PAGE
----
When most lawyers think about selling legal services, an image comes to mind of a smarmy guy on a used-car lot selling a pink VW. The good news is that selling is not about pitching or convincing the other person to buy. It’s about asking questions.
In fact, your law firm marketing plan should include selling like a doctor who asks questions about “where it hurts” and listens attentively to the answer. Doctors are some of the best salespeople there are.
Nobody likes to be sold. Potential clients don’t want to hear about your credentials and they’re not interested in all your practice areas and the array of resources the firm has. They have no way to evaluate these things. But one to get your clients motivated is to talk about their favorite topic: themselves.
Accordingly, the best new-business call is an interview. Your marketing goal is to have the other person do 80% of the talking. If they are talking, you are selling.
Before the new-business meeting, do your research and investigate the other person’s personal or business concerns. If the potential client is a business, review their website and read their press releases. The object is to develop five good questions that will get the other person telling you what they need.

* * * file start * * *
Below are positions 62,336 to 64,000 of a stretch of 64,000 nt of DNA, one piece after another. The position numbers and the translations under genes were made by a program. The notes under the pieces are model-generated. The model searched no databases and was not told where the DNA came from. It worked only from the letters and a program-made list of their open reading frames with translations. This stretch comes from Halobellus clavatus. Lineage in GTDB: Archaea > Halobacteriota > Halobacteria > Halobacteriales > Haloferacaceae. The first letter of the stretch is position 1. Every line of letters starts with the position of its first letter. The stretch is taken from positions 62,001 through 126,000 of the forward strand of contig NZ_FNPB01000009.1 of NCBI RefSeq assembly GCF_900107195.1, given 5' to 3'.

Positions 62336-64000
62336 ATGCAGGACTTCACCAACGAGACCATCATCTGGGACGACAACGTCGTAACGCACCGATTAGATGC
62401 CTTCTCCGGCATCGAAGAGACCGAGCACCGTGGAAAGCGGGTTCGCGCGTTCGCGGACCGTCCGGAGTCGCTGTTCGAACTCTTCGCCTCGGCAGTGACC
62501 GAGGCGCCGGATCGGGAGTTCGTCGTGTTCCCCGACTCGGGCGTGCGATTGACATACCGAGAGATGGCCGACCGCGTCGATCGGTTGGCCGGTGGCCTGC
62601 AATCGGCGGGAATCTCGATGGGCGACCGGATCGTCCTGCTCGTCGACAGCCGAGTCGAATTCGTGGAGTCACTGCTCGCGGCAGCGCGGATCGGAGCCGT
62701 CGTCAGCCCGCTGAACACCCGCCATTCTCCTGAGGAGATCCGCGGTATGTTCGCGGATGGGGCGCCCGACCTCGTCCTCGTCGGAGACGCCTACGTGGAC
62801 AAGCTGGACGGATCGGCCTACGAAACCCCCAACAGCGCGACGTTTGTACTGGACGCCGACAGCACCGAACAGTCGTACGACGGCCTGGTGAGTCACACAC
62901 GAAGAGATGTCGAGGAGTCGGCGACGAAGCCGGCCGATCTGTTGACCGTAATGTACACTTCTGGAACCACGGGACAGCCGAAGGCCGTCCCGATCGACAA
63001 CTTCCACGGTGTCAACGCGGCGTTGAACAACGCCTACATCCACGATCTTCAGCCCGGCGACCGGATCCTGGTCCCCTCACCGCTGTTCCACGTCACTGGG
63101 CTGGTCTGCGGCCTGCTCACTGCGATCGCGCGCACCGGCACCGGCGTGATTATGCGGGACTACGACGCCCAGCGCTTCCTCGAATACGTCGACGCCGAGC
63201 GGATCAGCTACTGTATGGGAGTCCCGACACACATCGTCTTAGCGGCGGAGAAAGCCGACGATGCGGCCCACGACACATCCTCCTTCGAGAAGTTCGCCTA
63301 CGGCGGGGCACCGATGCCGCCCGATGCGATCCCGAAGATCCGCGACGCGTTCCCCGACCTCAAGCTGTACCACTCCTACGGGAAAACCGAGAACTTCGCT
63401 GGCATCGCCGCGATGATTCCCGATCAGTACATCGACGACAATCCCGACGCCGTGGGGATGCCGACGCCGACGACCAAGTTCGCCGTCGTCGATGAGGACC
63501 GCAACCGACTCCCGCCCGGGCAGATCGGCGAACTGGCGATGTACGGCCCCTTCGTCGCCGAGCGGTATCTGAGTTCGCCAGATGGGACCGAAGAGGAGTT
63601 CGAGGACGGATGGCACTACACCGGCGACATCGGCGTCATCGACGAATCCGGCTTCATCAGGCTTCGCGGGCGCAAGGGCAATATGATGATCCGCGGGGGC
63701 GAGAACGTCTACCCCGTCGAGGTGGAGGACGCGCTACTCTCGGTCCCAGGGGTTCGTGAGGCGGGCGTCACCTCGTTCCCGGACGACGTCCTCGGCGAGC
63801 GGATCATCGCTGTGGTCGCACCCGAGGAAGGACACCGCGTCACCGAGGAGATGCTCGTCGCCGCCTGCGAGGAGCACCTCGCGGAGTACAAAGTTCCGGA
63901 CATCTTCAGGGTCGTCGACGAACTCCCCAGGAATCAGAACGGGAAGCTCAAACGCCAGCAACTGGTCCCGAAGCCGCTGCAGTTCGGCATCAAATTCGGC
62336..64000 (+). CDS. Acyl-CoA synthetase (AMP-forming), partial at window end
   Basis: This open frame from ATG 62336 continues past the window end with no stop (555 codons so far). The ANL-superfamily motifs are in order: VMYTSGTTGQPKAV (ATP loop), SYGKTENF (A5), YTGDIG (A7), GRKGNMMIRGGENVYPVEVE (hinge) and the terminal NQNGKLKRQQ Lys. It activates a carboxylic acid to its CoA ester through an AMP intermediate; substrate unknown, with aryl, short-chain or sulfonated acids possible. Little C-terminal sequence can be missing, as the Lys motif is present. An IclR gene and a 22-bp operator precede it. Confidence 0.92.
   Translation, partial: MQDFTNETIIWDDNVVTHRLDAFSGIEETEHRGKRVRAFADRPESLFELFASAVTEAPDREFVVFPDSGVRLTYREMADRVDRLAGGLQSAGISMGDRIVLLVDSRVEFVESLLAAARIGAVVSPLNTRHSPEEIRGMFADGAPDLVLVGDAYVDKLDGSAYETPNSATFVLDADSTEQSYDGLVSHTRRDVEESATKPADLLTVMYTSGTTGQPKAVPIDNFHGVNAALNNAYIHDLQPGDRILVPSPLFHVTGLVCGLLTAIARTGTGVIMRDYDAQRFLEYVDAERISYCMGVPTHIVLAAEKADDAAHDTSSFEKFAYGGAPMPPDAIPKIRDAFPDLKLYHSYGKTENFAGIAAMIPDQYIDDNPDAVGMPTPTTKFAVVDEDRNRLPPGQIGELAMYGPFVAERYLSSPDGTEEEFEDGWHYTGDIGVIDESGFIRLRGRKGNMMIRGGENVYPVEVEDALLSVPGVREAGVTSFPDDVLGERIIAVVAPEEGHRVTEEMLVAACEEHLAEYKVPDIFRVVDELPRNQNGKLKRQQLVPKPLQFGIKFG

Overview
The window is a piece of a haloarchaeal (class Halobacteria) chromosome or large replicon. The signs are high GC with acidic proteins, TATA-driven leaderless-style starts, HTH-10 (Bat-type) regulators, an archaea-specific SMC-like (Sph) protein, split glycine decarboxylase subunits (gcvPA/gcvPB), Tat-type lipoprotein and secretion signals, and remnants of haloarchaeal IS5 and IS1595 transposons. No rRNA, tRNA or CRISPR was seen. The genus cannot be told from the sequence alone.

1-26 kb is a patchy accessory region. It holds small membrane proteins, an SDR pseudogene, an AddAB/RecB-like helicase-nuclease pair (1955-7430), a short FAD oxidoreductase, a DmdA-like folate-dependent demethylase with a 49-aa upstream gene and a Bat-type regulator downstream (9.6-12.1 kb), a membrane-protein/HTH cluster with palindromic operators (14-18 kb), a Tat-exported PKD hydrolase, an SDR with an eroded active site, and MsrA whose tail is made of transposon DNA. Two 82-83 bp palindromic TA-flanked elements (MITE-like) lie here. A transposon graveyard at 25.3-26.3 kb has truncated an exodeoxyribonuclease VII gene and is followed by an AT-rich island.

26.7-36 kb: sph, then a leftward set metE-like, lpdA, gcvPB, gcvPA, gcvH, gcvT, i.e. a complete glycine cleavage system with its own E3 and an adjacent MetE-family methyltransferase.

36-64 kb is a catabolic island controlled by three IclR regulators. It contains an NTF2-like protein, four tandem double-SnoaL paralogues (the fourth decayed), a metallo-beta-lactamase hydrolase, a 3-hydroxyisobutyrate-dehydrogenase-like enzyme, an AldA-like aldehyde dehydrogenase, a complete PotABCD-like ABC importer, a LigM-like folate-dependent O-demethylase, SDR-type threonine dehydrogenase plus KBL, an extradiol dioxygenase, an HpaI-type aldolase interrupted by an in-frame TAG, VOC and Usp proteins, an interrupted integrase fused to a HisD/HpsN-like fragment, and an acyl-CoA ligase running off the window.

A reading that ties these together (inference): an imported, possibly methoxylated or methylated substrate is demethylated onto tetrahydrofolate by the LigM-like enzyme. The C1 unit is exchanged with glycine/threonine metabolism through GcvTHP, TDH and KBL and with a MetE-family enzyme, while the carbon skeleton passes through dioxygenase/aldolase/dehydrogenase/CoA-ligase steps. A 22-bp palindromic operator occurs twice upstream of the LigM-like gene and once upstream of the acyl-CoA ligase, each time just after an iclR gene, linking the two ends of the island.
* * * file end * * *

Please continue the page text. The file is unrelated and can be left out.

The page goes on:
You can’t sell something that the other person doesn’t want, so you must inquire into their “pain” and the problems that you can solve with legal services. A legal need will always be expressed as a business or personal problem — not as a legal matter. In your conversational inquiry, you should work to establish rapport, get the information you need and demonstrate what it will be like working with you. Using this approach your using listening as a law firm marketing technique.
Consider it a friendly deposition. Ask open-ended questions and let the other person speak their mind.
A key point of the conversation is to discover a sense of urgency. Ask:
- “How does this problem make you feel?”
- “How has this affected you?”
- “What bothers you most about it?”
- “Why is it important to solve this problem now?
- “What would happen if you didn’t do anything?”
- “What makes your problem urgent?”
You are looking for buyers who want to act now. Lawyers need to determine if the potential client wants to proceed today. Remember that the No. 1 objection to retaining you is a decision to do nothing.
By asking questions, lawyers will not only generate more business, but they’ll avoid looking like that guy on the use-car lot.